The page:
Telcos face funding challenge amid bruising tariff war, eroding revenue
Telecom sector would need $10 billion a year for the next 5-6 years to just fund the network requirements of the industry, says COAI director general Rajan Mathews
New Delhi: With eroding revenues and little hope for a recovery in the near term, telecom operators in the midst of a tariff war also face an unfavourable funding climate as they expand 4G network roll-outs and gear up for the introduction of 5G.
The Cellular Operators Association of India (COAI) says the sector needs massive investments.
“We would need $10 billion a year for the next 5-6 years to just fund the network requirements of the industry…In the next two years, you need to make investments for 5G, and that is not 10-20 MHz (spectrum) per operator, it is 100 MHz…how will we fund this?” Rajan Mathews, director general of the telecom lobby wondered.
Telecom has always been a cash-guzzling business with regular investments needed to buy spectrum and deploy networks. The challenge has become acute after the entry of Reliance Jio brought down tariffs, and the telecom regulator’s decision to halve interconnection usage charges (IUC), levied by mobile operators receiving calls on their networks.
While Idea Cellular’s loss more than tripled to Rs1,285.6 crore in the December quarter, its bigger rival Bharti Airtel reported a 39% fall in December quarter profit to Rs306 crore.
“Market cap of Indian telcos is lower than that of operators in other parts of the world. We are skeptical of any significant improvement in topline in near term for most. Topline growth requires a lot of work and investments, which will take time. Telcos need a disciplined approach to bring down costs. They also need to start targeting other segments and move away from the ones that are not generating return,” said Amresh Nandan, research director at Gartner.
On their part, telcos have started paring stake in non-core assets. Last year, Bharti Airtel said it plans to sell 20% stake in its DTH arm Bharti Telemedia Ltd to Warburg Pincus for $350 million, apart from planning to sell a controlling stake in tower arm Bharti Infratel Ltd.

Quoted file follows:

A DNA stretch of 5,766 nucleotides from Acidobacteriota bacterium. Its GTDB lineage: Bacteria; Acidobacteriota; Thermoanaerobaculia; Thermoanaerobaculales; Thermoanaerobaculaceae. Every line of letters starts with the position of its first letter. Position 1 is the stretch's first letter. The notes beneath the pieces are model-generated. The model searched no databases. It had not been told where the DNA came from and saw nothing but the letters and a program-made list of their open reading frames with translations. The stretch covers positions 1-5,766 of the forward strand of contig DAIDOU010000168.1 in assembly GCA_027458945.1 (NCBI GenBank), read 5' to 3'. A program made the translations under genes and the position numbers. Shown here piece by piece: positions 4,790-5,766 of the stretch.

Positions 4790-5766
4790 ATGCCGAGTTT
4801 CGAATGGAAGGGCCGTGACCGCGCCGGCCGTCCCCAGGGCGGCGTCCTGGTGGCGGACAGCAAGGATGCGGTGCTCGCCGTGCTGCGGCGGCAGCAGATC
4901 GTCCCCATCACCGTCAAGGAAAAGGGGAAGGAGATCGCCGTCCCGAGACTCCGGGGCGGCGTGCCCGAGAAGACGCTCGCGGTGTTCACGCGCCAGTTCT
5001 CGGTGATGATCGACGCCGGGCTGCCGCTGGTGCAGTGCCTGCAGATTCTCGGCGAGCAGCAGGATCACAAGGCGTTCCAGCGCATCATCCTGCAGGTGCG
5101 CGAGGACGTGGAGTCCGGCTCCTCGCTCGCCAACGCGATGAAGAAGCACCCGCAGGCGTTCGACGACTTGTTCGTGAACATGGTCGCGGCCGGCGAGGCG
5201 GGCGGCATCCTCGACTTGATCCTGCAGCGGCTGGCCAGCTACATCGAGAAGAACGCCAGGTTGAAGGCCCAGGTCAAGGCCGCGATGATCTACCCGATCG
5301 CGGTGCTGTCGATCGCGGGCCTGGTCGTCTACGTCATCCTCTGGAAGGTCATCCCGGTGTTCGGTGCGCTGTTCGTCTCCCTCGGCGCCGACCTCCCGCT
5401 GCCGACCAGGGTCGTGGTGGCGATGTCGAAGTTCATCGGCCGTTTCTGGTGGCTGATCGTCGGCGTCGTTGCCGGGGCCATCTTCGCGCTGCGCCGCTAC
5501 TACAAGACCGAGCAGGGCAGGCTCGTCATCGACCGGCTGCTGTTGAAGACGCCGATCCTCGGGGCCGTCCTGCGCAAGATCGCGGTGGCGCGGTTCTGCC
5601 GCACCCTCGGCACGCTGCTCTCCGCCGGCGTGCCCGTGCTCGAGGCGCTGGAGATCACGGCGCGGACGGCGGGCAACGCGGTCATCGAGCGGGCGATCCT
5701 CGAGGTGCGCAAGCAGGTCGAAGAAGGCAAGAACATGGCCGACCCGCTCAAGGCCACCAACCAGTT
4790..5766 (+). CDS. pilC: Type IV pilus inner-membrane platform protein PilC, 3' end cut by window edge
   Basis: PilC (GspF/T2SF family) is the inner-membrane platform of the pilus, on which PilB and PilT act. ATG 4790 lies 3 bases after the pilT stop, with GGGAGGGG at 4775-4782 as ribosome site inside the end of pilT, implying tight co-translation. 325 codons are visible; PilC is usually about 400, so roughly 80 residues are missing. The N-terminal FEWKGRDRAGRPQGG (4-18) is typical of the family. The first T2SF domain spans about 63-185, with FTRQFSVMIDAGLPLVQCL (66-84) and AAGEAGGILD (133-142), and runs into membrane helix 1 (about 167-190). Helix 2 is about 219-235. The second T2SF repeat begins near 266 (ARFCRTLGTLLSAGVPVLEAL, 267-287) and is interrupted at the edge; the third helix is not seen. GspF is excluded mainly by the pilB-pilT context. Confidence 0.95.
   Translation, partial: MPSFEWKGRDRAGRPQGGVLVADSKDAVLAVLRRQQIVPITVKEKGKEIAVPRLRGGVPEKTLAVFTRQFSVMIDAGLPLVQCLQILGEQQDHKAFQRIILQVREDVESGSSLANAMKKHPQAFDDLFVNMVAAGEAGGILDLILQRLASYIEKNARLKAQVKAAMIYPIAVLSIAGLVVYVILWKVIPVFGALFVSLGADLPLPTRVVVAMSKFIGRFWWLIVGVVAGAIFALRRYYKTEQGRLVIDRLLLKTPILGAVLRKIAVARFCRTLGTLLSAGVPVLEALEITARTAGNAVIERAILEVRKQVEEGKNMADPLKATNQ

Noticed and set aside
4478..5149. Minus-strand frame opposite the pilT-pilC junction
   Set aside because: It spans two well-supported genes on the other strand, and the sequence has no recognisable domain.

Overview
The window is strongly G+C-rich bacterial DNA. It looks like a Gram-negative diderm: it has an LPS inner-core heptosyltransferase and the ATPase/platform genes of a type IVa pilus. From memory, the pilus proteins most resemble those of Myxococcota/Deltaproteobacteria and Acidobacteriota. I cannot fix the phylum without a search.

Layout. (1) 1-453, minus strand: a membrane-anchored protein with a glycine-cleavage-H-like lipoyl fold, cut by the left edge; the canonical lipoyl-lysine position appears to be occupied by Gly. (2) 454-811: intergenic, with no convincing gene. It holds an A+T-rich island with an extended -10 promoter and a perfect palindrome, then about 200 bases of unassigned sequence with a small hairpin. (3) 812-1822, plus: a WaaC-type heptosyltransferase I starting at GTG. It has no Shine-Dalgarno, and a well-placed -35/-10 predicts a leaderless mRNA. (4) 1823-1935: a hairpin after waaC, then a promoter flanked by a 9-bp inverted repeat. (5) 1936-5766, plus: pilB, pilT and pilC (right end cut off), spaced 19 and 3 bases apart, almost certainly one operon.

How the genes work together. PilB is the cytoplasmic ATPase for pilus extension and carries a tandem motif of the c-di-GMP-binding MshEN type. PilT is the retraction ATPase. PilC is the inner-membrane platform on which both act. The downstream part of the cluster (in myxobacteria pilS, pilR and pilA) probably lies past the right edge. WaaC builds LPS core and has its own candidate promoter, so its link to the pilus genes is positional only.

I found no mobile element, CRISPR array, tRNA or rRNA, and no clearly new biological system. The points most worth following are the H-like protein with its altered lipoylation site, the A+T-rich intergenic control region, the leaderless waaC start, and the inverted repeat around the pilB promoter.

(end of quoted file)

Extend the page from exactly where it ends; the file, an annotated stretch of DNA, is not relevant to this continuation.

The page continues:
Vodafone India and Idea Cellular have agreed to sell their respective standalone towers, totalling 20,000 towers, to ATC Telecom Infrastructure for around Rs7,850 crore. Idea Cellular also plans to monetise its 11.15% stake in Indus Towers.
“Eventually, like any other business, to remain competitive, telcos too will raise funds by monetising existing assets or acquiring fresh debt or both,” Mahesh Uppal, director at consulting firm ComFirst India.
Promoters too have been pumping money into their companies. Idea’s promoters have invested Rs3,250 crore while Singtel has indirectly raised its stake in Bharti Airtel by investing Rs2,649 crore in its promoter firm Bharti Telecom Ltd. Idea Cellular raised Rs3,500 crore through a qualified institutional placement last month while Bharti Airtel said it is planning an initial public offering for its African unit.
“If you look at the debt market...our domestic banks are pretty tapped out to the telecom sector. They are not keen to lend. That’s why most telcos are either going for private placement or in the international markets, that is where the funds are coming in. They are lending principally because of the strength of the brand names of the operators,” Mathews said.
Investors are also cautious because of the regulatory uncertainty, Mathews said. “We have never seen so many discussion papers under any regulator...issues that are even outside its ambit. I keep getting calls from nervous investors to explain what is going on,” he said.
Incumbent operators faced a blow when the regulator cut IUC from 14 paise a minute to 6 paise effective 1 October 2017.
Last month, Trai’s tariff order put strictures related to predatory pricing on companies with revenue and subscriber share of over 30%, a move that COAI said, without naming Reliance Jio, favoured only one operator.
However, the regulator says that it’s actually making things more explicit.
“Regulatory ambiguity is undesirable…Tariff has to be transparent, non-discriminatory and non-predatory as it was earlier too. These are not new terms introduced now. What we have done now is, we have clarified as to what are the attributes of transparency, non-predation and non-discrimination. That is all. I don’t know why somebody would say that it has increased regulatory risk. There is no risk at all,” Trai chairman R.S. Sharma said.
Further, telecom has a bright future and will grow by leaps and bounds, Sharma said.
“Telecom is not merely a vertical today. It is a platform for all kinds of services…Customers are lapping up data…There is no danger of demand slump in the sector,” he added.
Emails sent to Airtel, Idea, Jio and Vodafone were unanswered till press time.
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